7 E * All * * indicates significance at α=0.05 Table 3. Results of content survey by instructor. Instructor Sample Size Pseudo Median p-value A * B C D * E All * indicates significance at α=0.05 B. Student Feedback There were 23 student responses received regarding the use of tablets in the classroom by Instructor E. The students were asked to respond to the following question: Do you like the use of the tablets in the classroom? Why or why not. Responses were placed into 3 categories, positive/yes, negative/no, and neutral/undecided. There were 13 positive responses, 7 negative responses, and 3 students who were undecided. Of the students with a positive response, one student liked the variety in the teaching, two students liked the access of the lecture notes, and six of the students liked the InkSurvey software. Many of the students that mentioned the software indicated they liked the immediate feedback provided by the instructor during lecture. Of the students that indicated a negative response, three students liked the traditional teaching method better and four mentioned the tablets were a distraction. The students that were undecided indicated they liked the idea of the software, although they felt too much class time was wasted using the software. C. Instructor Interviews Instructors were asked to respond to questions regarding the tablet PCs and the InkSurvey software. Tables 4 and 5 include a summary of instructor responses regarding the tablet PCs and InkSurvey software, respectively. Three of the instructors, A, B and C, felt that the tablet PCs wasted too much class time. Instructor A explained that the tablet PCs were a distraction to the students, and suggested that they may be more useful in an applied course. Instructor A further indicated that the software was engaging to students, but he found reading and responding to the responses to be too time intensive. Instructor B also found the tablets to be a distraction to students, resulting in students not paying attention to instruction. Instructor C felt that the tablets would be more appropriate to courses that are external to mathematics. Instructor D found that the software was useful, but time consuming. He liked using the tablets and felt the tablets provided the students with the opportunity to complete applied problems during class and experience hands-on learning. Instructor E believes that attendance in her course had improved as a result of the engagement that the tablet PCs provided. She further found the opportunity to immediately respond to Page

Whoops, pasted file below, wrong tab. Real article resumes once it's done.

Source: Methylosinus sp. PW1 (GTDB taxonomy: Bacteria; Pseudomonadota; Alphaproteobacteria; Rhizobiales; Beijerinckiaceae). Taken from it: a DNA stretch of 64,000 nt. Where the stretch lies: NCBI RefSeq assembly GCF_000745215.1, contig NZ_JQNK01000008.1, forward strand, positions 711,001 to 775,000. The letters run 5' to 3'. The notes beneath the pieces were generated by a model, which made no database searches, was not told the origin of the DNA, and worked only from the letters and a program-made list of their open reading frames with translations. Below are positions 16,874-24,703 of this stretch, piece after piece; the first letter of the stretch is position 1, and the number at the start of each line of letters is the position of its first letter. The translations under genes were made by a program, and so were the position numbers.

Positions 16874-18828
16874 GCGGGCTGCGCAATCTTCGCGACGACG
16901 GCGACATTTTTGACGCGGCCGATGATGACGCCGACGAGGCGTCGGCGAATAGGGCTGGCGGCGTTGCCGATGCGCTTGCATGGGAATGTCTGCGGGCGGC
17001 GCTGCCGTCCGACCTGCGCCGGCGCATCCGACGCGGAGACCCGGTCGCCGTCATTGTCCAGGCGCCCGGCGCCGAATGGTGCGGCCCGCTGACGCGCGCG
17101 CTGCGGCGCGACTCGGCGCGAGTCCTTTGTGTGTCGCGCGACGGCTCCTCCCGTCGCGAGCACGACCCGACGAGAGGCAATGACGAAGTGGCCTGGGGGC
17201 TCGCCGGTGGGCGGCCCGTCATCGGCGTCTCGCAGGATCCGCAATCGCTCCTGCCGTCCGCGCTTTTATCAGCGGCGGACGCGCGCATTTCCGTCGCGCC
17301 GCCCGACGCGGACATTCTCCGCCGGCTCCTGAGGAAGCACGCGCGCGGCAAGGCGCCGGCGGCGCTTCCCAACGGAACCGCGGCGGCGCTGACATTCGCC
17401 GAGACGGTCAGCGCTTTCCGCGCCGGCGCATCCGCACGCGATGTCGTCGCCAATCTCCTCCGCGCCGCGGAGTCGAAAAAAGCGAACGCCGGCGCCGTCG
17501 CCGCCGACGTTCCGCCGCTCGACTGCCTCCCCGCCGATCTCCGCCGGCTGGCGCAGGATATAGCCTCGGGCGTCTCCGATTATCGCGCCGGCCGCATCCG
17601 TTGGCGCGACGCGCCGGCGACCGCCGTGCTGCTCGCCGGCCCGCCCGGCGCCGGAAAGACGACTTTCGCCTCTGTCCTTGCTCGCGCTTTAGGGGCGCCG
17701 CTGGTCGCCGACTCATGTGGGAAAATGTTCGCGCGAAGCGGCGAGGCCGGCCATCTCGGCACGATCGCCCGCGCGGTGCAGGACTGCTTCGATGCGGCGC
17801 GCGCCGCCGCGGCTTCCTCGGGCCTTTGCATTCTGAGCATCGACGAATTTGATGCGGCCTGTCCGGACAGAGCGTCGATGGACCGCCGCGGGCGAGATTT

8 students errors as reflected through InkSurvey useful for informing instruction. All of the instructors felt that the tablets could be useful, but only if the instructor had a desire and dedication to learning the technology. All of the instructors also acknowledged the potential benefits of providing immediate feedback to their students based on the responses received through InkSurvey. Table 4. Summary of instructor comments regarding the tablet PCs. Instructor Are the tablets useful in the classroom? Have the tablets help improve your instruction? Are the tablets a good use of time? Would you use the tablets in future Would you recommend the tablets to other instructors? courses? A No No Sometimes Depends Depends B No No No No No C No Not sure No No Depends D Yes Yes Yes Yes Depends E Yes Yes Yes Yes Yes Table 5. Summary of instructor comments regarding the InkSurvey software. Instructor Is the InkSurvey software useful in the classroom? Has the software help improve your instruction? Is the software a good use of time? Would you use the software in future courses? Would you recommend the software to other instructors? A Depends Depends No Depends No B No Not sure No No No C Sometimes Not sure Sometimes No Depends D Yes Yes Yes Yes Depends E Yes Yes Yes Yes Yes D. Performance The Spring 2011 final exam was based on the final exam from two years previous. Three problems were removed due to length concerns, and the remaining problems were identical. Instructor E taught both semesters, and provided the exams from each for comparison. The 2009 scores were adjusted by removing the questions that were not asked in Table 6. Summary of final exam results. Year Sample Size Mean There was no statistically significant difference between the 2009 final and the 2011 final (pvalue = ). Adjustments in data, including removing a single outlier from 2009 and comparing the non-reduced exam scores did not produce different results. The results of these Page